The Chilean Minister of Justice named this Thursday the actors called to participate in the plan to search for missing persons in the dictatorship of Augusto Pinochet, scheduled to begin in 2023 and that will include the participation of relatives and associations of victims.
The Government of Chile began to move the chips for what has become one of the central promises of the Government of Gabriel Boric: find the whereabouts of almost 1,200 disappeared during the Pinochet dictatorship.
This Thursday, the Chilean Minister of Justice, Marcela Ríos, in charge of the initiative, indicated in a ceremony that took place at the Gabriela Mistral Museum of Education, in downtown Santiago, that the plan will be carried out in conjunction with family members and groups of victims of the dictatorship.
Civil society and “all ministries and institutions” will also have to be “at the service of this work,” said the head of this portfolio, before representatives of memory and human rights organizations, also called to participate.
“Beyond the fact that the perpetrators of crimes do not want to talk, there are many institutions that can collaborate and, as a State, we have debts and pending tasks, from the Legal Medical Service, to fiscal institutions or the Judicial Power,” the minister resolved.
“If we have to take it easy, we will take it”
Despite the fact that the Executive expects to have the design of the plan ready by the end of the year, the Undersecretary for Human Rights, Haydee Oberreuter, assured that “there is a prefigured mandate from the organizations that are interested in things being done well and if take it easy, we’re going to take it,” he said.
On June 1, the president of the South American country, Gabriel Boric, promised to “continue to search tirelessly” for the disappeared detainees. Indeed, Ríos stated that the initiative reiterates the “government’s commitment” to the victims.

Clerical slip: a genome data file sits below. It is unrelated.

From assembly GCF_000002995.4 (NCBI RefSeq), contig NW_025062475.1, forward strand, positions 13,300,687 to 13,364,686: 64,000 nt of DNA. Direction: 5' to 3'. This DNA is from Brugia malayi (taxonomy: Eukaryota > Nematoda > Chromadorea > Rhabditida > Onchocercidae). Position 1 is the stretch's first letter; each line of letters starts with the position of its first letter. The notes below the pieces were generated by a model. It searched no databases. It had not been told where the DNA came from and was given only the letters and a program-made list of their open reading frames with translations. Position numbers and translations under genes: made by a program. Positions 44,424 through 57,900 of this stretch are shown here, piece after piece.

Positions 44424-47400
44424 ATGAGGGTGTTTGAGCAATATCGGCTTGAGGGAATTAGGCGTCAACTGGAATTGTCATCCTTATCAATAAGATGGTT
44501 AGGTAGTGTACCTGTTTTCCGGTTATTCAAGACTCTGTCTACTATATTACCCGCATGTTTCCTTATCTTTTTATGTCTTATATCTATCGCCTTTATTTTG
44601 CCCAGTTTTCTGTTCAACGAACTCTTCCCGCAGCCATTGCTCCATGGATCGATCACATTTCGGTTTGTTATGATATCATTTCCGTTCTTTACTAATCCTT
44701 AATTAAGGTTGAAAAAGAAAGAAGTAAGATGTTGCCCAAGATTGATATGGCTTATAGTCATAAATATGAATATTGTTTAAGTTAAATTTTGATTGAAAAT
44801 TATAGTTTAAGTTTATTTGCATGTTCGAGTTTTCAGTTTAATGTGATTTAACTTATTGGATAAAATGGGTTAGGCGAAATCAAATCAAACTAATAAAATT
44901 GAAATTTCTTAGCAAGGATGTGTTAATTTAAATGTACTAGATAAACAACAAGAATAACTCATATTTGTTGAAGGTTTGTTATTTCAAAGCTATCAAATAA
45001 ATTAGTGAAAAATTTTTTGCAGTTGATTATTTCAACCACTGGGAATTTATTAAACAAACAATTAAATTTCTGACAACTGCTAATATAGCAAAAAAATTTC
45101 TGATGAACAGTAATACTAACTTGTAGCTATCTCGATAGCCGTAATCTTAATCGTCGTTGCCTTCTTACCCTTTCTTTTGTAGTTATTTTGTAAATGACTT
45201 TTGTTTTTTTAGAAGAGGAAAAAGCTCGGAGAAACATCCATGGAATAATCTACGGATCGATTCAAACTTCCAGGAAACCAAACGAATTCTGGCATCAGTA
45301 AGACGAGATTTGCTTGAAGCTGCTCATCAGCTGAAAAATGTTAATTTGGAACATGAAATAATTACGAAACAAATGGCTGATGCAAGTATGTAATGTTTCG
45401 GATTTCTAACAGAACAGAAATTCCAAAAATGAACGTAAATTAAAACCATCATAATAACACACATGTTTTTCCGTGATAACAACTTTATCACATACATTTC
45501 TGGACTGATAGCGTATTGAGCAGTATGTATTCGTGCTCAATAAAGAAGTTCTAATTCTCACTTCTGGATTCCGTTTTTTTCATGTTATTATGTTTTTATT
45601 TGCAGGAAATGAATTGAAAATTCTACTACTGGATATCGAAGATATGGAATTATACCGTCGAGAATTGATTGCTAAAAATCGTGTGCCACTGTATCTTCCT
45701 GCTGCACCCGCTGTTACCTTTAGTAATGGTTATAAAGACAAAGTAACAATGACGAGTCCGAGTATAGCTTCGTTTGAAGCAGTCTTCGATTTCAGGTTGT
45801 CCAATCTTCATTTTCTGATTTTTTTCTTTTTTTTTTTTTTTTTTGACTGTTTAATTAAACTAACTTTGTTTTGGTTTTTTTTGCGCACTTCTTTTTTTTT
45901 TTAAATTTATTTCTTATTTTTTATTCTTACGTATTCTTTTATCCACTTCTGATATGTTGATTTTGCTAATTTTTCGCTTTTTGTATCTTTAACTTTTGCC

Chile lived under the dictatorship of Augusto Pinochet for 17 years. In that period of time, more than 40,000 people were victims of his mandate, including executions, arrests and forced disappearances, political imprisonment and torture, according to the official commission that was in charge of collecting the data.
The same source estimates that more than 3,200 Chileans died at the hands of state agents and 1,159 people were victims of forced disappearance during the dictatorship.
What advances are foreseen for the coming months?
Boric outlined in June the measures he intends to apply to carry out the proposal of the Ministry of Justice.
Among them, extending the campaign ‘A drop of blood for truth and Justice’, which will consist of taking blood samples in the country to complete genetic databases.
It is also intended to evaluate the information that has been collected in previous search programs, in order to optimize the work of the new project, which is expected to be carried out through the use of new identification technologies.
In addition, he wants to convene a work table that brings together all those involved in the plan.
Finally, the Human Rights Program Unit and the Human Rights Unit of the Legal Medical Service will be strengthened, with the inclusion of more professional personnel capable of carrying out an administrative search policy.
With EFE and local media